May is "Better Speech and Hearing Month," audiologists say now is the time to get screened
Southeast Kentucky Audiology Audiologist Dr. Liz Rogers says a recent study shows that 700,000 Kentuckians suffer from significant hearing loss.
Alfred Killion is one of those Kentuckians and says his hearing loss started during his military career over 50 years ago.
"For me, it was really hard, I would be in the car and my wife would be talking. I would know she was saying something, but I didn't know what she was saying," Killion says.
The hearing loss progressively worsened for Killion, putting a barrier on his relationships.
"My grand-daughter spent two weeks with me and I was getting ready to take her back to the D.C. area. And, I fixed a place for her to sit up front in my truck," says Killion.
He continues to say, "So I said, uh, do you want to sit up front with me? And she said 'no, not really.' I said, 'you don't want to sit up here so you can talk to me?' She said, 'I talk to you all the time and you won't answer me.'"
That is what Killion says was his last straw, and made him go to get hearing aids.
Audiologists say hearing loss can be treated effectively with hearing aids.
"It is because the nerve fibers in the ear are not being stimulated the way they should be. Um, and it's kind of like with muscles if you don't use them then you lose them," says Southeast Kentucky Audiology Audiologist, Dr. Liz Rogers.
They say people may not even realize they have a hearing loss, because it can vary in range.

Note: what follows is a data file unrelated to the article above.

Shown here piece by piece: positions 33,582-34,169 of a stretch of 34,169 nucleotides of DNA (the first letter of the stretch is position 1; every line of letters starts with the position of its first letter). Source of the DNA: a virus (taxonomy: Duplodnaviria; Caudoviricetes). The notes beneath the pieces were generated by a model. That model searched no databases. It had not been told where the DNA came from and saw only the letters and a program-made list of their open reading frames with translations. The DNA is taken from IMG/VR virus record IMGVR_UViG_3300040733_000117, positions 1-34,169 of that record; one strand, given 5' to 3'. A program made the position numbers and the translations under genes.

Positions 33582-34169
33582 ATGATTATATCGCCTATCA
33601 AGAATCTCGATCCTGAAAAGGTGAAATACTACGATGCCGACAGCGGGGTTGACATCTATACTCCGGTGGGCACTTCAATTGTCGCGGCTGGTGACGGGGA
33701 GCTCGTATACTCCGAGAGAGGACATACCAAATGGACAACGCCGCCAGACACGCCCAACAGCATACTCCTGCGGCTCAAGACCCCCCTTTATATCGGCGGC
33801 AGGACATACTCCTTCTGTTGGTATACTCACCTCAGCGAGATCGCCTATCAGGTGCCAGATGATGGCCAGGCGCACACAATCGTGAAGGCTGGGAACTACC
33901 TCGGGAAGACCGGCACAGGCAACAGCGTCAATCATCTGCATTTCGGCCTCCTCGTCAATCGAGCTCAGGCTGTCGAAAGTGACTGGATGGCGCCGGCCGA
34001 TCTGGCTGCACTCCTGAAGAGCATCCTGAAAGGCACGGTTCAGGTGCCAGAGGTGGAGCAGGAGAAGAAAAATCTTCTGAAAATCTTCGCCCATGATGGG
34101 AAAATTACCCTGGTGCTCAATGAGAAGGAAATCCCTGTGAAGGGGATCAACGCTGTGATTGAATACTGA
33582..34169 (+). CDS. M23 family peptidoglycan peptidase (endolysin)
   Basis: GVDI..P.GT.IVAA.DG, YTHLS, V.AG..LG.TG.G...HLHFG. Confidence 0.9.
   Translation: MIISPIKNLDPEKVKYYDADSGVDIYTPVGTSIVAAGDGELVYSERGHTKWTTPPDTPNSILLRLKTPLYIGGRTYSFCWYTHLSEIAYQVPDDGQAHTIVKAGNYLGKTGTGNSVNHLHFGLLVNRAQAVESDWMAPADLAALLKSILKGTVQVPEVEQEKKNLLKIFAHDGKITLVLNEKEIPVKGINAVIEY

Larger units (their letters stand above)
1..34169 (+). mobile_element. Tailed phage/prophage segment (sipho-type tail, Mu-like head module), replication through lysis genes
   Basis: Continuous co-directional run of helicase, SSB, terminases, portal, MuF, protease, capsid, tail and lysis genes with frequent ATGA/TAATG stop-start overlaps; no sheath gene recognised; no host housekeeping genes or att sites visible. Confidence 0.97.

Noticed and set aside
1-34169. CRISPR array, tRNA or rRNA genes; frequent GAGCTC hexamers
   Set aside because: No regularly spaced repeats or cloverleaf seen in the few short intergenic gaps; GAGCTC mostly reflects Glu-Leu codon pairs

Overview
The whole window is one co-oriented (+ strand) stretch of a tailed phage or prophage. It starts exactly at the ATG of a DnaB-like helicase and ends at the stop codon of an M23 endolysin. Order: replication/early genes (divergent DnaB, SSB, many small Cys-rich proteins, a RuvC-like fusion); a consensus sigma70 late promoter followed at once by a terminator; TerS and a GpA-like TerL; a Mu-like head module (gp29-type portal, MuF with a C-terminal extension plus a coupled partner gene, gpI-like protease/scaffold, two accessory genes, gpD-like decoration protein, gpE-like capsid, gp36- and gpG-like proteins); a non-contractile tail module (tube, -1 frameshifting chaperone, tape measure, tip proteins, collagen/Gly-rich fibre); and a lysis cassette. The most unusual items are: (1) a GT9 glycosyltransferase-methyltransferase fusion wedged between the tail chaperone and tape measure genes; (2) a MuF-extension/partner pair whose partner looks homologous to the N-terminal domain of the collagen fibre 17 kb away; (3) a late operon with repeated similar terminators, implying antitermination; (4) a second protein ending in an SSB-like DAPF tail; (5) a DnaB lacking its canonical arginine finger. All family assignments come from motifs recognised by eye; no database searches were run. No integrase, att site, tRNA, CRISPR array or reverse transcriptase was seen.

"It can start at what we call a minimal hearing loss, uh, all the way to a more profound hearing loss where patients would be considered deaf," says Audiologist, Dr. Liz Rogers.
Some people may be at more of a risk if they are diabetic, smoke, work in environments with a lot of noise, or over the age of 50. However, anybody can have hearing loss at any age, the damage may not just be as prevalent until years later.
Doctors say simple precautions like wearing ear protection during concerts or while working near loud noises, can prevent a lot of damage.
They say If you have ringing or buzzing in your ears to not ignore it, as it can be a sign of early damage and needs to be looked at by an audiologist.
"Don't let the little things go. Yeah, talk to your doctor about it. Hearing loss is a disease and just like any disease, the longer you wait to treat it. The harder it is to treat," says Dr. Rogers.
For more information on hearing loss, Dr. Rogers to visit